Construction Employment Stalls As Industry Unemployment Rate Falls To 4.5 Percent, Lowest Ever For April, Highlighting Difficulty Filling Jobs


Contractors Association Urges Washington Officials to Address Current Worker Shortage with Expanded Work Permits and Increased Investment in Career Education, Training, and Apprenticeship Programs

Construction employment edged up by 2,000 jobs between March and April as contractors scrambled to find workers in an increasingly tight labor market, according to an analysis by the Associated General Contractors of America of new government data. Association leaders urged officials in Washington to address both short- and long-term worker shortages with expanded permits for foreign-born workers and support for career training and education to enable more workers to acquire the skills for high-paying construction careers.

“The pause in employment gains last month most likely signifies a shortage of qualified workers, rather than any slowdown in demand for projects,” said Ken Simonson, the association’s chief economist. “In fact, job openings in construction hit an all-time high at the end of March, while the industry’s unemployment rate was the lowest ever recorded for April.”

The unemployment rate among jobseekers with construction experience tumbled from 7.7 percent in April 2021 to 4.6 percent last month, the lowest April rate since the series began in 2000. The number of unemployed construction workers fell by 304,000 or 40 percent to 464,000, a 22-year low for April.

There were 415,000 construction-industry job openings at the end of March, a jump of 69,000 or 20 percent from March 2021. That was the largest total for any month since that series began in 2000, Simonson noted, citing government data released on Wednesday.

Total construction employment inched up by 2,000 employees to 7,628,000 in April. Employment in residential construction rose by 3,800 workers, including 2,500 employed by homebuilders and multifamily general contractors and 1,300 at residential specialty trade contractors.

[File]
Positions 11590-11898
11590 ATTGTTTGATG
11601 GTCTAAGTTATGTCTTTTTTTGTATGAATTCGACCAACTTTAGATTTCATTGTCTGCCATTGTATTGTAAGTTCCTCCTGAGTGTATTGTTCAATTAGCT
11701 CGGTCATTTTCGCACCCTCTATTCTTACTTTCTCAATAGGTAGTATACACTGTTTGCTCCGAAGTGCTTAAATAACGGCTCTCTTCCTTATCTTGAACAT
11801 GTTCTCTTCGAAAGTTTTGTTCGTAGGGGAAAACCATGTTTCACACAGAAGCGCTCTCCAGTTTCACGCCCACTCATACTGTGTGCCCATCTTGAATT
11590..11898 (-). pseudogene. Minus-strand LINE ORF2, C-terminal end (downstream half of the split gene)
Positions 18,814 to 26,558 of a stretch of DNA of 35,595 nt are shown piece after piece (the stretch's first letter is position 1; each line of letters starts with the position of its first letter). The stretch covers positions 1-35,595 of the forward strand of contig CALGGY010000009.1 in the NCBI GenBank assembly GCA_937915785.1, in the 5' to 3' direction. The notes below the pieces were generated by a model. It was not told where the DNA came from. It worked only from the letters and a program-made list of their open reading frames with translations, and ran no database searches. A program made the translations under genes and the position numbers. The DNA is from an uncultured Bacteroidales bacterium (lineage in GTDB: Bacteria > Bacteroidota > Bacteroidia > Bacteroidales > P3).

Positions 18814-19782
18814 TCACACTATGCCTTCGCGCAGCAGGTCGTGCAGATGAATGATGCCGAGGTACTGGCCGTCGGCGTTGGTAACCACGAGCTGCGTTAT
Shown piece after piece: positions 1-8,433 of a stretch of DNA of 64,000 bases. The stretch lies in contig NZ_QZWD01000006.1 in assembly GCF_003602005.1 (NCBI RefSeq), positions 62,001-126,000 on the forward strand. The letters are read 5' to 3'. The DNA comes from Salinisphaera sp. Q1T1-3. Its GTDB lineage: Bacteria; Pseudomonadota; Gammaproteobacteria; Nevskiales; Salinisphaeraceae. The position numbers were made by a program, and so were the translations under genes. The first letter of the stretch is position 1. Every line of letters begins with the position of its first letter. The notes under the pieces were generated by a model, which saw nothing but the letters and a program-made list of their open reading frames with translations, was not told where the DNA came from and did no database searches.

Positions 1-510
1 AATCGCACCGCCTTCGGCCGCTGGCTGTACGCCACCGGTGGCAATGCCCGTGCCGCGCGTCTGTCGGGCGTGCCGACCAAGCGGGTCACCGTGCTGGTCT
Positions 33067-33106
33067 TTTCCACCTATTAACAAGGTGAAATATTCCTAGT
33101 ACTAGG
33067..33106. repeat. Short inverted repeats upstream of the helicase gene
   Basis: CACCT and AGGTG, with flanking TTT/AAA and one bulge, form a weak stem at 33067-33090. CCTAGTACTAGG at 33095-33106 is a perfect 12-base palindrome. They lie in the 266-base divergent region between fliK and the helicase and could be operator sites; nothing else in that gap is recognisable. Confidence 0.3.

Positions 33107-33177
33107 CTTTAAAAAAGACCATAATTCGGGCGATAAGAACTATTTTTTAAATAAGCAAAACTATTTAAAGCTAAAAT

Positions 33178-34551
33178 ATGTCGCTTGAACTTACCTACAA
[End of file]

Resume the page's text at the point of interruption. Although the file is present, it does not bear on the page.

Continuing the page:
Employment dipped by 2,000 at nonresidential construction firms, the first decline in eight months. The losses were limited to nonresidential specialty trade contractors, which shed 6,400 employees. General building contractors added 3,900 workers, while heavy and civil engineering construction firms added 500 employees.

Association officials said demand for construction workers remains strong and will grow further as funds are awarded from the recently enacted Bipartisan Infrastructure law. To meet that demand, they called for an immediate expansion of work permits for foreign-born workers. To ensure more Americans have the skills for high-paying careers in construction, officials called on Congress and the Biden administration to add funding for career and technical education and to support a wider range of apprenticeship and training opportunities.

“With an overall unemployment rate approaching all-time lows, it is clear that employers in general--and construction firms in particular--need more foreign-born workers immediately,” said Stephen E. Sandherr, the association’s chief executive officer. “It is also vital to provide more opportunities for American students and workers to gain construction skills through a range of career education, training, and apprenticeship programs.”

View the construction employment table.

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